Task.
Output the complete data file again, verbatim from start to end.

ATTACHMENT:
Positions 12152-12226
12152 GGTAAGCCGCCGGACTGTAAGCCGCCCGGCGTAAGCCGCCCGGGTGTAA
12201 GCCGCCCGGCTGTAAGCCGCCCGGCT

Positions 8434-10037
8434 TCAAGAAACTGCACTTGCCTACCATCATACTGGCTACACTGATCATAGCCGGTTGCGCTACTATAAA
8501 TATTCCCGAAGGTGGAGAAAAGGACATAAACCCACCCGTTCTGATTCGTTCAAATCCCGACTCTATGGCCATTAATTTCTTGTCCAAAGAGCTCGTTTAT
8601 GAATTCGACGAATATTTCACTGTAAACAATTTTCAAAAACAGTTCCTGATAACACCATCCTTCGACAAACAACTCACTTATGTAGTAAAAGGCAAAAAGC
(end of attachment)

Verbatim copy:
Positions 12152-12226
12152 GGTAAGCCGCCGGACTGTAAGCCGCCCGGCGTAAGCCGCCCGGGTGTAA
12201 GCCGCCCGGCTGTAAGCCGCCCGGCT

Positions 8434-10037
8434 TCAAGAAACTGCACTTGCCTACCATCATACTGGCTACACTGATCATAGCCGGTTGCGCTACTATAAA
8501 TATTCCCGAAGGTGGAGAAAAGGACATAAACCCACCCGTTCTGATTCGTTCAAATCCCGACTCTATGGCCATTAATTTCTTGTCCAAAGAGCTCGTTTAT
8601 GAATTCGACGAATATTTCACTGTAAACAATTTTCAAAAACAGTTCCTGATAACACCATCCTTCGACAAACAACTCACTTATGTAGTAAAAGGCAAAAAGC